North Korea frees U.S. journalists, with assist from Bill Clinton

Nice job, Bill Clinton. A visit from the 42nd president seems to have accomplished what months of diplomacy couldn't, persuading North Korean leader Kim Jong II to release two American journalists who had been looking at 12 years in a labor camp after they were caught straying into the Hermit Kingdom.

According to the Associated Press, Kim issued a "special pardon" for the two journalists, Laura Ling and Euna Lee, just hours after Clinton's arrival in Pyongyang. Both women are employees of Current TV, the network founded by former Al Gore.

Whether their connection to the former vice president was a factor in the initial unyielding stance of the North Korean regime is unclear. Also unclear is whether the sentence they received was in any way a reprisal to an earlier provocation by Ling's sister, Lisa Ling, a former co-host of ABC's The View.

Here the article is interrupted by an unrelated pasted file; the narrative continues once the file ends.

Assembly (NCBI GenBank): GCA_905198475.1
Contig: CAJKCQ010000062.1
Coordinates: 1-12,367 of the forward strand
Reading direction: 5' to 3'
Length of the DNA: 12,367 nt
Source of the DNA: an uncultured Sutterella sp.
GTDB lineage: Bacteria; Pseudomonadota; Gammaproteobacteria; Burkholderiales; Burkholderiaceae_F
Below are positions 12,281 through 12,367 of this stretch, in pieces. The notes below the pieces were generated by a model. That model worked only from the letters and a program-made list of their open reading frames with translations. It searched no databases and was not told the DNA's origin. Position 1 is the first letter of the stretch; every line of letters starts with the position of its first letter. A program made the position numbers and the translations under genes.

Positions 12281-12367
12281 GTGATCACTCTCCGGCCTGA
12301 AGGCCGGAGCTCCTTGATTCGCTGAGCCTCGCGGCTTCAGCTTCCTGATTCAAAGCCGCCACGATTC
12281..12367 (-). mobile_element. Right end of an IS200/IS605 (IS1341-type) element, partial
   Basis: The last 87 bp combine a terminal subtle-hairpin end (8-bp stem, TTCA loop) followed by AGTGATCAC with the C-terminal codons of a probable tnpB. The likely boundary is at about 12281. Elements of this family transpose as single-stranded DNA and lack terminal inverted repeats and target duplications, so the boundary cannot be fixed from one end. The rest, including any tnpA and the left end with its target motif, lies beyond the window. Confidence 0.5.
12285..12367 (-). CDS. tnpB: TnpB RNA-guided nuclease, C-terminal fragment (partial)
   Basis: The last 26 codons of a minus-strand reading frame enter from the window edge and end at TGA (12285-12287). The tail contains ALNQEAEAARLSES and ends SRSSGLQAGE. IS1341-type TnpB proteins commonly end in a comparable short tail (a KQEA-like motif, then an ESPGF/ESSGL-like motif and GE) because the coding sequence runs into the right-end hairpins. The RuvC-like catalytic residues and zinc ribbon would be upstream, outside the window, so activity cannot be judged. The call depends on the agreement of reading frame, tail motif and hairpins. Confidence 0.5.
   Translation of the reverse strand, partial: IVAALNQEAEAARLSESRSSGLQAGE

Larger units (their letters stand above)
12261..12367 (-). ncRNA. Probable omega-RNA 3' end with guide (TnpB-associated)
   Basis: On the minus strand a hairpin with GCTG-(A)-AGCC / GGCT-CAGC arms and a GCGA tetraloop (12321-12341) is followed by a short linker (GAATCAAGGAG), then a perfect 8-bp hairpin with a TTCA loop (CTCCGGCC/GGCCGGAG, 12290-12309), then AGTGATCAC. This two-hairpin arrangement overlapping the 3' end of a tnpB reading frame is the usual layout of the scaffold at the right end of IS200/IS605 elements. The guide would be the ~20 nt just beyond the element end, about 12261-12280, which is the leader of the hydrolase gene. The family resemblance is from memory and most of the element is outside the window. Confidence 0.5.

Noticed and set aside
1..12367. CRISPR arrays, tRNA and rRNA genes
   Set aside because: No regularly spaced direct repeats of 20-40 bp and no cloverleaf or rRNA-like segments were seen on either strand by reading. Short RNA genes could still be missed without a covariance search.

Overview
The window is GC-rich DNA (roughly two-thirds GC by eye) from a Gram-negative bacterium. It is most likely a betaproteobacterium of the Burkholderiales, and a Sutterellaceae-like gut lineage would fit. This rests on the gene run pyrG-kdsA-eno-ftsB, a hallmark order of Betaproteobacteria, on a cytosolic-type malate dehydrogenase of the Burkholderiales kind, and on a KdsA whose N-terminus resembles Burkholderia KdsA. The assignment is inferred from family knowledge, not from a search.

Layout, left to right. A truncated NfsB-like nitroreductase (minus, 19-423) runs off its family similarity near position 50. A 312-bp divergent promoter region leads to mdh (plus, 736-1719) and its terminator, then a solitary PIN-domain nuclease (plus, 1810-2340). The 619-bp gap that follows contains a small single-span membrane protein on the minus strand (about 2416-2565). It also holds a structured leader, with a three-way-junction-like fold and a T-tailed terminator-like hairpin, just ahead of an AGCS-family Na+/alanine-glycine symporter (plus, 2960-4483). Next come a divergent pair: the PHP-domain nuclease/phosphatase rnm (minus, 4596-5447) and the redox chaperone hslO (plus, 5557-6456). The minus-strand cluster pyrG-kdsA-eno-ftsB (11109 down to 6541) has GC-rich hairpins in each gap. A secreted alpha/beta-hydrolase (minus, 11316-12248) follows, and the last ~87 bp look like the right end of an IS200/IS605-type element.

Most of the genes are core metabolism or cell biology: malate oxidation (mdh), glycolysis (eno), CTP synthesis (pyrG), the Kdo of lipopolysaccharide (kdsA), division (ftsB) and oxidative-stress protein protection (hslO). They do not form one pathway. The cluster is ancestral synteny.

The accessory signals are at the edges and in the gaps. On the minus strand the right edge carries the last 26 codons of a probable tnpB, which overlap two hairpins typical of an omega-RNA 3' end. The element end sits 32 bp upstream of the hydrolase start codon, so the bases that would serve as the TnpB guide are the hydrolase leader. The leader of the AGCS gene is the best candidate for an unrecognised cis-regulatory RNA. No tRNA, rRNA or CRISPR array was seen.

In 2006, Ling traveled to North Korea on assignment for National Geographic Explorer, infiltrating the country, which is almost totally closed to foreign journalists, by posing as a member of a humanitarian medical mission. Even if it had nothing to do with her sister's ordeal, the ethics of that subterfuge probably deserved more scrutiny than they received at the time.

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